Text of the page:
As the title suggest I'm having a problem with the first query against a SQL Server database using Entity Framework.
I have tried looking for an answer on different sites but no one seems to actually have a solution to this.
I'm loading quite a lot of rows from the database including two 0-many relationships.
The tests was done in Visual Studio 2010 using the Entity Framework 4.0 Model and the POCO generator (there isn't much difference in timings between normal entities and POCO objects). I also used the T4 Views Template to pre-compile the views.
The database was on SQL Server 2008.
What I would really like to know is why the first query is soo much slower than any secondary queries.
I also want to know if something can be done to increase the speed of the first query to a point where it is within acceptable limits.
This is a big query and we may get other queries that are even bigger and it is understandable that they may be a bit slow but 30 seconds is way too slow for user to wait for especially when datasets can get the same data a lot faster.
I have done some timing tests to try and find out where the problem lies and i was a bit surprised to see that it looks like it is the SQL Server that is slow on the first query.
Timings was as follows:
.NET testing application:
- First Query: 29,6 seconds
- Second Query: 3,2 seconds
- First Query: 27 seconds
- Second Query: 3,2 seconds
SQL Server Query Window
- First Query: 8 seconds
- Second Query: 4 seconds
Timings in the application was measured with the
Stopwatch class. Only the query was measured and
.ToList() was used to execute the query.
Timings in SQL Server Profiler is for the same queries that was executed in the application which shows that the application only use about 2,6 seconds to fill data into the objects.
The last 27 seconds is used for executing the query on SQL Server.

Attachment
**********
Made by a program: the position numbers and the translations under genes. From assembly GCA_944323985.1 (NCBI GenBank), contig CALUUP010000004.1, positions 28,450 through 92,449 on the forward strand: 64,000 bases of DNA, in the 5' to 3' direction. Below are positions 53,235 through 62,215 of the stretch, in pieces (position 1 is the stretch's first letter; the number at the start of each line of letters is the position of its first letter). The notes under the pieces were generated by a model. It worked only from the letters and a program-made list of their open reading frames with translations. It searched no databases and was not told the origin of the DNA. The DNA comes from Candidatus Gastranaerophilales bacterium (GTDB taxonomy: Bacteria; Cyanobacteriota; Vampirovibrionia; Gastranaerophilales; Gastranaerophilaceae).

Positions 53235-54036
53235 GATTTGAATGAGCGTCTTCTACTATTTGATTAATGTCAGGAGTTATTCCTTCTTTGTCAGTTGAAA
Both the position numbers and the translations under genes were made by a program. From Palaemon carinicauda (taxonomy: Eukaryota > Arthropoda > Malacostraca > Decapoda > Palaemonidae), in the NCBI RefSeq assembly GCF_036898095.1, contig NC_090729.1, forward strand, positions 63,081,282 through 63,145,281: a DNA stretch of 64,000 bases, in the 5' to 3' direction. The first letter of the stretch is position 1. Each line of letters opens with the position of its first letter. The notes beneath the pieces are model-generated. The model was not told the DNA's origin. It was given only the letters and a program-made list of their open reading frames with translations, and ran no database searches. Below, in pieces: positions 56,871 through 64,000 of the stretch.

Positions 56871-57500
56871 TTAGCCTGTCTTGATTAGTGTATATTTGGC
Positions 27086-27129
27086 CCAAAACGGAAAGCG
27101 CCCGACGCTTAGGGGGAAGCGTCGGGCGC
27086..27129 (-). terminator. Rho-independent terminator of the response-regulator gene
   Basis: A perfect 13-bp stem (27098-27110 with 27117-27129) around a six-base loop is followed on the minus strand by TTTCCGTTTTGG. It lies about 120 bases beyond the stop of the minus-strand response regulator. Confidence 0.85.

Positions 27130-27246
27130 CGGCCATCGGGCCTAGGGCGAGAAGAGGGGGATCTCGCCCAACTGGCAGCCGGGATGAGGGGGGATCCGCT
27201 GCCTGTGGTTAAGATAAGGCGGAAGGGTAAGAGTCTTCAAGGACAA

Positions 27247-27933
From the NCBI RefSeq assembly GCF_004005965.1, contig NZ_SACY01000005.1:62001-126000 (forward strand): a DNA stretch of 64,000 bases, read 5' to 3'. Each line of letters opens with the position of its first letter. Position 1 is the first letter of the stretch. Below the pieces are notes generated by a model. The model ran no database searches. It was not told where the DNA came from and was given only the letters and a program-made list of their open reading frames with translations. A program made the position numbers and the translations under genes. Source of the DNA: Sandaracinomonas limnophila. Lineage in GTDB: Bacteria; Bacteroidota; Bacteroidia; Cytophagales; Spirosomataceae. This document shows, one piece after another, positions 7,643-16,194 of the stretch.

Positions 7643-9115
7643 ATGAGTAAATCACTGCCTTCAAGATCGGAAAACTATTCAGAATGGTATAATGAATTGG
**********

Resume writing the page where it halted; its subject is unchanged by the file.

Looking at the secondary query the timings are the same for both application and SQL server but executing the query is much faster this time.
I can understand why the application doesn't use any time because there is no new rows that need to be converted to objects but why is the query so much faster, I would have expected a few seconds because of execution plans but not 24 seconds.
Just for testing purpose I copied the SQL that the Entity Framework generates and opened a new query window with a separate connection and executed the query in it.
As you can see it takes 8 seconds for the first query and 4 seconds for the second.
I hope someone have some suggestions.
ps. I apologize for the wall of text :)
I did a test yesterday that seems to support that rows are being returned in a sequential manner. Meaning that when a row is returned from the database it is immediately materialized (if it does not already exist in the context) then the next row is returned and so on.
That is why it appears that the query is taking a lot of time on the database server because materialization time is included in the SQL Server profiler timings.
I do not believe this to be a case of SQL Server reading from the harddisk. The slow query happens every time there is a "first query" in EF.
- Run the first query with EF, the SQL statement is slower then any secondary query
- Dispose the context/repository
- Create a new context
- Run the same query as before (again the first query is slow and so is the SQL statement)
It is almost like EF sends some options along with the first query that makes the server slow.
As for query compilation, as I remember the query is compiled the very first time it is used which means that the first query would take even longer to execute.
Secondary queries would be faster but the speed on secondary queries is not the issue.
I also did a test where i created a compiled query as a static so that it would be compiled for all contexts that was created.
I then created a context, ran the query, destroyed the context and created a new one and ran the same query once more.
The difference was not that big, only a few seconds and the very first time I ran the query it still took as long as without pre-compiling it.
As for view generation, we already implement this using T4 Templates.
Is the answer really that EF only works if you don't do anything but the simplest queries that return only a relatively small amount of data?